Summer is a great time to travel, particularly with your children when school is out. It’s also the time when road trips are ideal, particularly for those not interested in the prospect of snow, ice, or hail. Americans have always had a deep cultural affinity for road trips.
There was a time when the Great American Road Trip meant a long haul down Route 66 and a stop along the way at the Grand Canyon. National Lampoon’s Vacation (1983) was a film that evoked the concept and added a heap of comedy to boot. Still, the humor spoke to a deep cultural idea: the marriage of the family road trip, summertime, and the country’s natural beauty.
There are many national parks for a family to visit. Yosemite, Yellowstone, the Sequoia National Forest, and Kings Canyon come to mind, as does the Petrified Forest and many others.
Outdoor activities also accompany the package of possibilities associated with these adventures. Nothing says summer like backpacks loaded up with a camping stove, sleeping bag, and the makings of s’mores.
It’s worth taking a fresh look at the Grand Canyon as a great family destination. Below you’ll find some great suggestions based on length of stay. For all activities, we’ll assume you are in the park during the summer.
A Day or Less, Over Age 12
The first thing to consider is that the Grand Canyon is enormous. You can’t possibly see it all on one trip. The second thing to consider is the age of any children you plan to bring along. Here we’ll cover a day trip, less than six or eight hours, with children over 12 years of age.
The great thing about this age group is that they can hike and keep up a good pace for a few hours. Still, you need to plan ahead. Bring plenty of water, food, sunscreen, and other safety equipment like a first aid kit to maintain a safe experience. Since you are hiking in the summer, avoid hiking between 10AM and 4PM. It’s simply too hot in the middle of the day.
If you would like more information about safe hiking – check out resources from the National Park Service and the American Hiking Society.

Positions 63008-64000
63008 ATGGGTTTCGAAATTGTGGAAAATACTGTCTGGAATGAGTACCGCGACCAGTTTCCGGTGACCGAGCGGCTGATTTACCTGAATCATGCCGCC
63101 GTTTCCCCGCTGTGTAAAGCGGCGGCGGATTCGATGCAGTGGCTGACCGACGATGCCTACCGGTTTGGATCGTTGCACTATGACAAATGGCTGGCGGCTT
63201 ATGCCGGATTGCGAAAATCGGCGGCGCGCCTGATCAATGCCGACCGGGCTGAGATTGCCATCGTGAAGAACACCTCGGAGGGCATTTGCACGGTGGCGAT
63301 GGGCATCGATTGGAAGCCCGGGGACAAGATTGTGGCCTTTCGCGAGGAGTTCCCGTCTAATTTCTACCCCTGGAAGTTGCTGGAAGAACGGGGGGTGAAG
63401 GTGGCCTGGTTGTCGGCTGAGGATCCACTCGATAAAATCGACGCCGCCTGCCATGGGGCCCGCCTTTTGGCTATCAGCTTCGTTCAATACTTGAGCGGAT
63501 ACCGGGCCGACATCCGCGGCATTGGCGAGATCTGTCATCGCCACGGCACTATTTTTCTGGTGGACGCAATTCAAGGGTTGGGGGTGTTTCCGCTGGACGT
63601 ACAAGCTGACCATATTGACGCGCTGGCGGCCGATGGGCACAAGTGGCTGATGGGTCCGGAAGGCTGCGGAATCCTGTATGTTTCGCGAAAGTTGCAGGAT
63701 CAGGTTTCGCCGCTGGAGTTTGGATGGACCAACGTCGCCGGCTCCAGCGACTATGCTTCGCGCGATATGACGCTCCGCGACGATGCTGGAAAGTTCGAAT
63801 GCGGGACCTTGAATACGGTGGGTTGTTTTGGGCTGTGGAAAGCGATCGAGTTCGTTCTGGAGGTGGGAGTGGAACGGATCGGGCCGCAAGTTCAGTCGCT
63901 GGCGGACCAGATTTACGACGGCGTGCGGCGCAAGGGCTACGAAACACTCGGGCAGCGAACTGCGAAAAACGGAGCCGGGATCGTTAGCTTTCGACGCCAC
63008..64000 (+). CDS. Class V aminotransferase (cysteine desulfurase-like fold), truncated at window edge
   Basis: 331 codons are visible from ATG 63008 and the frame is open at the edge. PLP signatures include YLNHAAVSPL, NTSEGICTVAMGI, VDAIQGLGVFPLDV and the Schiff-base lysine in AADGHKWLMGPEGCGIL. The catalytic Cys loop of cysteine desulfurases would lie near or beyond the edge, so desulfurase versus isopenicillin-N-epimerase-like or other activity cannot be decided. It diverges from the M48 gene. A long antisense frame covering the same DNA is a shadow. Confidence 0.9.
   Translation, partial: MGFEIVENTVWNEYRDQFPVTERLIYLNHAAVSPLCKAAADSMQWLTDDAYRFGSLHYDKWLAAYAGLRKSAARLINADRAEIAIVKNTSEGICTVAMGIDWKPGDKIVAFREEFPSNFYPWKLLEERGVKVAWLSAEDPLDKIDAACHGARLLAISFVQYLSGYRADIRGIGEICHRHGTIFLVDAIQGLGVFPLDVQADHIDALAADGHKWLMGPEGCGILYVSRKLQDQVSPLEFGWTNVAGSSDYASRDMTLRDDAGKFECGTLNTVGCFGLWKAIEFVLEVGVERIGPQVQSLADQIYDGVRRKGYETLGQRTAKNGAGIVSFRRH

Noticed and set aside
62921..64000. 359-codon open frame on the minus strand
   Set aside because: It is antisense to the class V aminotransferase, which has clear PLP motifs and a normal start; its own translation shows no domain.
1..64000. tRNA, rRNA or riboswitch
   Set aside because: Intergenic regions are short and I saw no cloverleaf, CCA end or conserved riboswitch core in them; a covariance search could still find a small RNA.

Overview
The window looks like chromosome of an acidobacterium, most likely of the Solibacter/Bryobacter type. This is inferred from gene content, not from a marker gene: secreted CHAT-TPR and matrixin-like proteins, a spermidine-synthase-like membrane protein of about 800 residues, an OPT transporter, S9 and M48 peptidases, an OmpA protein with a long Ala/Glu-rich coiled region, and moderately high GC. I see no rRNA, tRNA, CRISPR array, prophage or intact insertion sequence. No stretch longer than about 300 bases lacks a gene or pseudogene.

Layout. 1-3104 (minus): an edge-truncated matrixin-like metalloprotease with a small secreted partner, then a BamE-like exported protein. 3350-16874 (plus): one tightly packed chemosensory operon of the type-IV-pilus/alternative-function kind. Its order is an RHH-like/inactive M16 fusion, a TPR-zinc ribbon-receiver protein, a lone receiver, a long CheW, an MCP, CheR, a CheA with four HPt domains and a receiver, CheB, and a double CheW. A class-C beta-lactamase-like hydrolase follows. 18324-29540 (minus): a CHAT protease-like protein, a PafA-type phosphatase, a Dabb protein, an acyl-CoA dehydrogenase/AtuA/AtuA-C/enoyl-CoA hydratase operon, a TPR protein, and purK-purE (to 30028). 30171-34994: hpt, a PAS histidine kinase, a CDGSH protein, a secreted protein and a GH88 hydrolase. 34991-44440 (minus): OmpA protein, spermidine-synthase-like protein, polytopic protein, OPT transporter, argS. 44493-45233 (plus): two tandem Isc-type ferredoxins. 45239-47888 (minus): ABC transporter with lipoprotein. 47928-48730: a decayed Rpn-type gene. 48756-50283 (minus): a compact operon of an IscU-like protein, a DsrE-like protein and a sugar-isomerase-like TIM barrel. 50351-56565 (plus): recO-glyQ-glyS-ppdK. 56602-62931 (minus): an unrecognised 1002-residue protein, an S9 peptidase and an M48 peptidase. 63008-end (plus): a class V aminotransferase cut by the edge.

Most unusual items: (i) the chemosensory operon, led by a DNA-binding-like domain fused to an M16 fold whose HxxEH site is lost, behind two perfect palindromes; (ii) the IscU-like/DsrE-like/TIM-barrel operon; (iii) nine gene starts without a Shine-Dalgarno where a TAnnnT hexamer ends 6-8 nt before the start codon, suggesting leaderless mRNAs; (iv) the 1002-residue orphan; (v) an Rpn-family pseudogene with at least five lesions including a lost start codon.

The Rim Trail on the South Rim is great for novice hikers. For the most part, the trail is paved, has great views, and a low incline. There are 13 miles of hiking available. There are also plenty of short jaunts between bus stops for those who want to keep it short. For more adventurous visitors, there are also day trips down the river and guided tours.
It’s also worth noting there are plenty of opportunities to volunteer as a greeter or in maintenance, even for high school and college students. Learn more about those opportunities through the National Parks Service website.
A Day or Less, Children Under 12
Covid-19 shut down or otherwise altered a lot of programs at the national parks. The Junior Ranger program is one such program. However, parents of younger children can still give their kids a flavor of the traditional programs. They receive a worksheet packet and a badge which they can collect from other parks. And, they still have the same chance to learn as they tour the park.
Taking the family on a mule ride would also be great. If your kids are at least seven years old, the North Rim has some rides that will work for you and your family. Just be aware that you’ll need to check your weight since there is a weight limit of 200 or 220 lbs depending on the ride.
Lengthening your stay means you will need lodging at night. There are many lodges and hotels inside and outside the park to accommodate various tastes and budgets. There are also programs and services for any length of stay you could desire. For example, you could take a guided backpacking tour for several days, a multi-week river run (up to 25 days), or visit the museum for a few hours (currently closed due to Covid-19).
So, before you head to the park, check to see what services are running. This way, you can plan accordingly.
If you’re interested in an overnight stay or backpacking in the backcountry, you may need a Backcountry Permit. Again, visit the Grand Canyon website or contact the rangers to do so.
Road trips are a great way to spend the summer with your family. The closeness in space and time bonds a family together, allowing great memories to form. What better way to frame a trip than around one of America’s great national treasures: the Grand Canyon.